Gold nanoparticles (AuNPs) have many distinctive properties that make them particularly useful for sensor development. At proper doses they are biocompatible and not cytotoxic1, and their sizes (and therefore other properties) are easily tunable during synthesis2. Moreover, they strongly absorb in the visible region of the light spectrum3, and most importantly, their surfaces are easily functionalized with various moieties, including biomolecules4. One of the key features of surface-functionalized gold-nanoparticles is their ability to undergo controlled aggregation induced by intermolecular interactions, which results in a change in the color of the AuNP solution from deep-red to purple or blue5. This phenomenon has been extensively used to develop AuNP-based sensors and molecular probes. AuNP-based colorimetric probes have previously been used for heavy-metal ion detection6, imaging protein conformational changes7, and studies of biomolecular interactions8. Modifying AuNP surfaces with small nucleotides has been shown to provide certain advantages for stability9,10. For example, Zhao et al. prepared AuNPs in the presence of ATP as a stabilizing molecule and found that such NPs are more stable in aqueous solution compared to citrate-stabilized AuNPs10. We envisaged that nucleotide-decorated AuNPs can also be harnessed to optically sense nucleotide binding proteins, provided that the ligands can be introduced in a controllable manner that is also compatible with biological interactions. In this work, we aimed to test this idea using mRNA 5’ cap analogs as model nucleotides.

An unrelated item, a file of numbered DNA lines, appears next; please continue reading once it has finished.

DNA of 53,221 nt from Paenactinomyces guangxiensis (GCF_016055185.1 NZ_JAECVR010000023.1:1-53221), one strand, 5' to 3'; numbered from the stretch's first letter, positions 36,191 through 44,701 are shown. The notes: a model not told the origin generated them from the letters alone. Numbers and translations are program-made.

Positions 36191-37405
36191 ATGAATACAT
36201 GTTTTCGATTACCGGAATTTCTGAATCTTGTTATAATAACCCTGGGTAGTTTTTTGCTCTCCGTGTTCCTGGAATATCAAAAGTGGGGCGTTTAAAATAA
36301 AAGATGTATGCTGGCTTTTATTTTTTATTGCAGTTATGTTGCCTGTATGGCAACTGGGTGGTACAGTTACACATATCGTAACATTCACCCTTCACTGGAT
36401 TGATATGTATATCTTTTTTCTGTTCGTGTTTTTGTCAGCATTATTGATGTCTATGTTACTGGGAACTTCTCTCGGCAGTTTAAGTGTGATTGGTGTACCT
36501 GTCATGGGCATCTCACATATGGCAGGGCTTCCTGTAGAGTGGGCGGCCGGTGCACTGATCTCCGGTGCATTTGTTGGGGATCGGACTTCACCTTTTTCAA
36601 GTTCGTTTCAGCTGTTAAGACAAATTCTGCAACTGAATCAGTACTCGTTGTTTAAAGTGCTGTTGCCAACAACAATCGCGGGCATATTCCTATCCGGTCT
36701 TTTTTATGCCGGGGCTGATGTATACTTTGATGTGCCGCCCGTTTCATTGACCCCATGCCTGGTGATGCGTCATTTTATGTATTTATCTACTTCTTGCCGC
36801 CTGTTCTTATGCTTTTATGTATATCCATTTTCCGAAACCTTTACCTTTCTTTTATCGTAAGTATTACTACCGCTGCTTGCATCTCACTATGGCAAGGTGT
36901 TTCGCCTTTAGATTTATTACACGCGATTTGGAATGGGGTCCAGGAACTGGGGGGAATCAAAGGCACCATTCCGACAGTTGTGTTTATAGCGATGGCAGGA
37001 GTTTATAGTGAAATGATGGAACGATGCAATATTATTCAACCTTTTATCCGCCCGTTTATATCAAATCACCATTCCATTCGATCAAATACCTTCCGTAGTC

m7G cap is a nucleotide structure present at the 5'-end of eukaryotic mRNA, and consists of N-7-methylated guanosine connected to an mRNA chain via a 5'–5' triphosphate bridge11. Cap takes part in several important cellular processes through multiple interactions with cap-binding proteins12, which participate in mRNA maturation, transport, translation and degradation13,14. Eukaryotic translation initiation factor 4E (eIF4E) plays a key role in ribosome recruitment during protein biosynthesis15, serving as the cap-binding part of the eIF4F pre-initiation protein complex16. eIF4E is often overexpressed and up-regulated in cancer cells, therefore it has been identified as a cancer marker and therapeutic target17,18. Nathan et al. used Western blot analyses and the immunohistochemical staining of surgical margins of head and neck squamous cell cancers (HNSCCs) to show eIF4E overexpression in margins otherwise defined as lacking histological alterations due to tumor growth19. Therefore, the authors postulated that significant molecular changes occur in advance of any histological signs of tumor recurrence, thereby identifying eIF4E as a highly sensitive marker for HNSCC growth. Zhou et al. showed that a relationship exists between eIF4E overexpression, angiogenesis, and vascular invasion of cancer cells20. Elevated eIF4E expression was found to correlate with worse overall and disease-free patient survival, which confirmed eIF4E level to be an independent prognostic factor for breast cancer. To date, eIF4E expression levels have been detected either by Western-blot or immunohistochemical methods. Both of these techniques are rather time-consuming and, in the case of immunohistochemistry, requires an invasive procedure to obtain samples. Consequently, the development of novel and fast methods for determining eIF4E concentration levels in biological samples is a crucial objective.